which is why infrastructure projects should all be privately funded, then their economic viability, success or failure are on the backs of the owners and not tax payers.
Let's explore that thought a bit.
Say the local islanders dislike Mr. Ellison's policies. Say, for example, that someone wants to start a local airline which competes with the ones that already serve the island. Well, the ones that serve the island are owned by Ellison, and any competition is going to eat into profits. Fortunately (for him) he also owns the airport, so he can just refuse to allow the 3rd party airline to fly there.
Of course this competing airline could start their own airport, but that's likely prohibitively expensive. And even if they had they money, Larry owns all the land on the island, so he can just refuse to lease them land on which to run an airport.
The inhabitants of this island are, for all intents and purposes, indentured peasants to Larry Ellison. He has an effective monopoly on their food, housing, and transport off the island, and they have only as much say in how he runs things as he feels like letting them have. If you honestly think that's a good way to live, then I'll be happy to purchase your house and vehicle from you and let you pay me rent (at a rate that I choose, of course).
Of course Lanai is an extreme example, but similar problems occur when you try to run certain types of infrastructure projects with private companies on the mainland. For certain classes of things like roads, water/sewer lines, and probably electric, the amount of space and planning required makes it prohibitive to build multiple competing services. You can't have a city based on TWO separate street grids. And trying to run more than one water system or electric grid through the same town would get intrusive and immensely confusing in all but the most sparsely populated areas.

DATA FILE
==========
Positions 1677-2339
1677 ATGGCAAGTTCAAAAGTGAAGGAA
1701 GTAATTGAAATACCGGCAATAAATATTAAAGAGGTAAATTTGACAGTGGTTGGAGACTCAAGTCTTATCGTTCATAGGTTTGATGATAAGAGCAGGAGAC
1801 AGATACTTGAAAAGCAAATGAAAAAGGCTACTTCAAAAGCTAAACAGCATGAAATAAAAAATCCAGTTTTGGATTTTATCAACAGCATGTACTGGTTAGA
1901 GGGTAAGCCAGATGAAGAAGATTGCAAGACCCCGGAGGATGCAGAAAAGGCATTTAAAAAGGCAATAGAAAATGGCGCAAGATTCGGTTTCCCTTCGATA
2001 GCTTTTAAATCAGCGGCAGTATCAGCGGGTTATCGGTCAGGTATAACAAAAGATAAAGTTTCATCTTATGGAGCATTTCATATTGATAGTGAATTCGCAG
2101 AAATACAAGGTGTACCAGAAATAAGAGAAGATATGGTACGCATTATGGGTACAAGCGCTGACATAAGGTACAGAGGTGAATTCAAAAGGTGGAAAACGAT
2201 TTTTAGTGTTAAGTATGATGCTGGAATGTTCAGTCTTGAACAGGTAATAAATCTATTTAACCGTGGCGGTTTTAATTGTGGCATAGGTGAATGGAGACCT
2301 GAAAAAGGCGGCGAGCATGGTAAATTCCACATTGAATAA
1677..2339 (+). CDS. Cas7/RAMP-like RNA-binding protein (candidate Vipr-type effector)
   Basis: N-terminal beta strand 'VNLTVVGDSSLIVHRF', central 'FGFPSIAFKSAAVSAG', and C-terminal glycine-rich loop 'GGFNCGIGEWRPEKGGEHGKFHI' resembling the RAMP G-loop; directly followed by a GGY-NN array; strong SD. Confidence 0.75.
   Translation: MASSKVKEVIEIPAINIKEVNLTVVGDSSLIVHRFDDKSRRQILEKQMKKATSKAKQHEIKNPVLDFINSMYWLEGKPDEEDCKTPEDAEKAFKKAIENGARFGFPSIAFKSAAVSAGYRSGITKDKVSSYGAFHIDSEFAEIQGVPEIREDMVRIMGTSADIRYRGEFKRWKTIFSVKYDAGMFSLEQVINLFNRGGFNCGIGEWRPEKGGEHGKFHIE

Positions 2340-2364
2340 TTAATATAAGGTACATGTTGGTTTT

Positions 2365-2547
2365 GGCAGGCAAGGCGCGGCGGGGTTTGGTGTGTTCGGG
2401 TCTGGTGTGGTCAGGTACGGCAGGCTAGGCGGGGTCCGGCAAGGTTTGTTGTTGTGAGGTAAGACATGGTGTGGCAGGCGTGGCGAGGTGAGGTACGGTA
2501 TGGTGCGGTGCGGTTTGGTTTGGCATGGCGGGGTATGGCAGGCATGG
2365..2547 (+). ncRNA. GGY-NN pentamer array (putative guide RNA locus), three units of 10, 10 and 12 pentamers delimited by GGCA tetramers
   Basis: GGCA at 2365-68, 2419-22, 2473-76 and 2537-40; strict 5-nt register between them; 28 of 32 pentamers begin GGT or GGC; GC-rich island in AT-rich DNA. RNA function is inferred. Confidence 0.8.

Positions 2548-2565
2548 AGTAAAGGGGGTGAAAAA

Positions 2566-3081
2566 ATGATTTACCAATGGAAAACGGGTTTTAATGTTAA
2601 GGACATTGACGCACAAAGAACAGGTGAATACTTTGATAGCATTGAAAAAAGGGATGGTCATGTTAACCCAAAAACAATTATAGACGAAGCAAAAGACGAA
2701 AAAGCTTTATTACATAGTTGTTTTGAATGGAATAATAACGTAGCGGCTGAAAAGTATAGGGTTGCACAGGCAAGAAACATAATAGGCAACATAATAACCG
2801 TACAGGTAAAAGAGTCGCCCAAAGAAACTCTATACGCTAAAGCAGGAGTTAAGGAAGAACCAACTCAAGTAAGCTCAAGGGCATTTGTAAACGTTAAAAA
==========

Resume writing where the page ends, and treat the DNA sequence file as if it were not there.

So what you end up with out of necessity is either a government monopoly or a private one. You no longer have the ability to "take your money elsewhere" so the private company has zero incentive to listen to you. With the government monopoly, though, you get two major benefits: one, you're guaranteed a vote, and in a local government that means a lot more than at the federal level; and two, the government's goal is to serve the needs of the citizens, NOT to make a profit off them.
In short, you've grossly oversimplified the problem. Of course private corporations COULD own and run infrastructure projects. Nobody's disputing that. But it's highly unlikely that they would run it WELL in cases where competition isn't feasible.
Personally identifiable information (including IP addresses and emails) have ridiculous protections in place. There would be multiple layers of people demanding to scrutinize the code before it could ever even hope to touch anything useful.
You have been grossly misinformed.
The problem with Agile is that it gives too much freedom to the customer to change their mind late in the project and make the developers do it all over again.
Call me crazy, but I always thought Agile was developed in response to customers doing exactly that, but under methodologies where it was much more expensive to do so.
All Finagle Laws may be bypassed by learning the simple art of doing without thinking.